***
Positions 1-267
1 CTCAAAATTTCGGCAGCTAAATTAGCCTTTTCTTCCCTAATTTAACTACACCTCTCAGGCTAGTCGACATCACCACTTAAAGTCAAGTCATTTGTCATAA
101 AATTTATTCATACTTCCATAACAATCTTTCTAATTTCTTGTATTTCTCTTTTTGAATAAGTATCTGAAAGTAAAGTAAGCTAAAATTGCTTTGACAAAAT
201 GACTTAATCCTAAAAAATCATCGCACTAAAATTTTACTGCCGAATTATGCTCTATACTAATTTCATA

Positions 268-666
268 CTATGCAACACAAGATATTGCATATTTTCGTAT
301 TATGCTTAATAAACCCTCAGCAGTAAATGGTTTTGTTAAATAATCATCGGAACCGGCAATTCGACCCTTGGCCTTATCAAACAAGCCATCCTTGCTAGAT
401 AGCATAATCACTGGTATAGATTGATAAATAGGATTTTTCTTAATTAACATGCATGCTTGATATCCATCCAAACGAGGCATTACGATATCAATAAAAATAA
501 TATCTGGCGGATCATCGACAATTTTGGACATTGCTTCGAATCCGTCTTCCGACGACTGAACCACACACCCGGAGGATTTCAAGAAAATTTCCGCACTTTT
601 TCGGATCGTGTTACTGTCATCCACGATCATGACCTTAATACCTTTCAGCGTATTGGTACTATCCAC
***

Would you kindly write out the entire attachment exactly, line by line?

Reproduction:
Positions 1-267
1 CTCAAAATTTCGGCAGCTAAATTAGCCTTTTCTTCCCTAATTTAACTACACCTCTCAGGCTAGTCGACATCACCACTTAAAGTCAAGTCATTTGTCATAA
101 AATTTATTCATACTTCCATAACAATCTTTCTAATTTCTTGTATTTCTCTTTTTGAATAAGTATCTGAAAGTAAAGTAAGCTAAAATTGCTTTGACAAAAT
201 GACTTAATCCTAAAAAATCATCGCACTAAAATTTTACTGCCGAATTATGCTCTATACTAATTTCATA

Positions 268-666
268 CTATGCAACACAAGATATTGCATATTTTCGTAT
301 TATGCTTAATAAACCCTCAGCAGTAAATGGTTTTGTTAAATAATCATCGGAACCGGCAATTCGACCCTTGGCCTTATCAAACAAGCCATCCTTGCTAGAT
401 AGCATAATCACTGGTATAGATTGATAAATAGGATTTTTCTTAATTAACATGCATGCTTGATATCCATCCAAACGAGGCATTACGATATCAATAAAAATAA
501 TATCTGGCGGATCATCGACAATTTTGGACATTGCTTCGAATCCGTCTTCCGACGACTGAACCACACACCCGGAGGATTTCAAGAAAATTTCCGCACTTTT
601 TCGGATCGTGTTACTGTCATCCACGATCATGACCTTAATACCTTTCAGCGTATTGGTACTATCCAC